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J Neuropathol Exp Neurol. 2003 Aug;62(8):812-9.

Alpha-synuclein accumulates in Purkinje cells in Lewy body disease but not in multiple system atrophy.

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  • 1Department of Neuropathology, Institute of Brain Science, Hirosaki University School of Medicine, Hirosaki, Japan.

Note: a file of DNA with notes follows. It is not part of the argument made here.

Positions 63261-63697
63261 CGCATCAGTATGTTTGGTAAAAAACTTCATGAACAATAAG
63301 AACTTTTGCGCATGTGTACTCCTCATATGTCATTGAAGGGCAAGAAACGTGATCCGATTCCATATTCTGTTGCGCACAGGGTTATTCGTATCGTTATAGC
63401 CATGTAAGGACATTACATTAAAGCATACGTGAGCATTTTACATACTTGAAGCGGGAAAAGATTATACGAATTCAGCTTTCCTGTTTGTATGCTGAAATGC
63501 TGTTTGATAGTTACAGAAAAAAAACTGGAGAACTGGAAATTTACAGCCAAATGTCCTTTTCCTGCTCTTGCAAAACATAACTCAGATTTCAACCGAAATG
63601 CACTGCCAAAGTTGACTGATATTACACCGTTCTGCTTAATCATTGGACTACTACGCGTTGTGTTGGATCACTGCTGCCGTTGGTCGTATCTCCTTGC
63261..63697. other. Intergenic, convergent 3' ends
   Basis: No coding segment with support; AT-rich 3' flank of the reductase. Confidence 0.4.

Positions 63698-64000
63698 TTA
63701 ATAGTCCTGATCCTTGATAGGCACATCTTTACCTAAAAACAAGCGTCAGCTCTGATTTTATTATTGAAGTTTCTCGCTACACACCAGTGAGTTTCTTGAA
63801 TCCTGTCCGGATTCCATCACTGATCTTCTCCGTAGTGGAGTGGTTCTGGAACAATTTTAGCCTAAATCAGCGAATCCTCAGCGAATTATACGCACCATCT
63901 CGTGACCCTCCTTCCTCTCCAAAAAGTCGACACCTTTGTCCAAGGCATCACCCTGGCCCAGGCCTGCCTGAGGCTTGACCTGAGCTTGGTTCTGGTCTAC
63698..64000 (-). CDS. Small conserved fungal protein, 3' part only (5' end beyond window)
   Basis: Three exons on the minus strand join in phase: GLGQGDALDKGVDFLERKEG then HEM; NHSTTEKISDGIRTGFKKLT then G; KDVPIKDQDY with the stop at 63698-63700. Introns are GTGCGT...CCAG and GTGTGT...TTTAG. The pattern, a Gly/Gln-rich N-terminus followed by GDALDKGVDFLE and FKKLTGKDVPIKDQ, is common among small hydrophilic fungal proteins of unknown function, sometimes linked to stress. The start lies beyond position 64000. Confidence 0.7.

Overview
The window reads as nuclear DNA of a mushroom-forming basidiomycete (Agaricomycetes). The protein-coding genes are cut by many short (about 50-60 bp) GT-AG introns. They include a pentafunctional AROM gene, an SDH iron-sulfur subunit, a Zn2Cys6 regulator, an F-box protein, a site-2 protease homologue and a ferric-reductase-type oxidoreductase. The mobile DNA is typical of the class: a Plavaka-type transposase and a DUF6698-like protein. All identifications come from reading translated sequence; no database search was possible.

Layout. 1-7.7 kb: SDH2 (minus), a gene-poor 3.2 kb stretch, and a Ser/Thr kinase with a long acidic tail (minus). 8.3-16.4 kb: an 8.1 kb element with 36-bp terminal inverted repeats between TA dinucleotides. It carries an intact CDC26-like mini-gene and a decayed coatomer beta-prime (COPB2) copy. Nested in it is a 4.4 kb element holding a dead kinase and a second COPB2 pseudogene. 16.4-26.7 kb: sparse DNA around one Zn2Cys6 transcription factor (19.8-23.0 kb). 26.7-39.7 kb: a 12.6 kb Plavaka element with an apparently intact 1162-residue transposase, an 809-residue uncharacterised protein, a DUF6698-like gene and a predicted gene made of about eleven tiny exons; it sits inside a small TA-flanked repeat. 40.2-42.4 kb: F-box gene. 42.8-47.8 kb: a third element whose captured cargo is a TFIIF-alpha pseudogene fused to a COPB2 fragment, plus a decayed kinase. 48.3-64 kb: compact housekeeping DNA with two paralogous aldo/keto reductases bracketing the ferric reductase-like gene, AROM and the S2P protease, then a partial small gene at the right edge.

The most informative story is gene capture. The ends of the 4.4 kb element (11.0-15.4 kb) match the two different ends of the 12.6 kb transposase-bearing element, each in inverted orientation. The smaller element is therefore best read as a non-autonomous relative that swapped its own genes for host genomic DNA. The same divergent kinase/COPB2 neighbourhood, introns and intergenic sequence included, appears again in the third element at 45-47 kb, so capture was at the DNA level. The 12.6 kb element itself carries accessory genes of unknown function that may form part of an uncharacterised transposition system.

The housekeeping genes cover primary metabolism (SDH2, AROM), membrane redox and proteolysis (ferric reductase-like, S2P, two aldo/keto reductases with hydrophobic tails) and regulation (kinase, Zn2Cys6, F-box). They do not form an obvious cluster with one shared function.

Alpha-synuclein has an important role in the pathogenesis of Parkinson disease (PD), dementia with Lewy bodies (DLB), and multiple system atrophy (MSA), comprising a new disease concept, that of alpha-synucleinopathies. Cerebellar degeneration with Purkinje cell depletion is present in the majority of MSA cases. By contrast, cerebellar pathology has not been demonstrated unequivocally in either PD or DLB. Recent immunohistochemical studies using anti-alpha-synuclein antibodies have shown that LB-type degeneration in PD and DLB is more widespread than previously recognized. To determine whether cerebellar Purkinje cells might be involved in alpha-synuclein pathology, we carried out immunohistochemical examinations of the cerebella of patients with PD (n = 10), DLB (n = 7), MSA (n = 10), Alzheimer disease and other tauopathies (n = 9), and age-matched control subjects (n = 10), using antibodies specific for alpha-synuclein. Although no abnormal accumulation of alpha-synuclein was noted in the Purkinje cell somata, numerous alpha-synuclein-positive, round inclusions were found in the cerebellar white matter in all the patients with PD and DLB. Immunohistochemical and ultrastructural examinations revealed that the majority of these inclusions was located in the Purkinje cell axons and consisted of granulo-filamentous structures. No such inclusions were observed in MSA, tauopathies, or controls. These findings indicate that Purkinje cells are also the victims of a-synuclein pathology in PD and DLB, but not in MSA.

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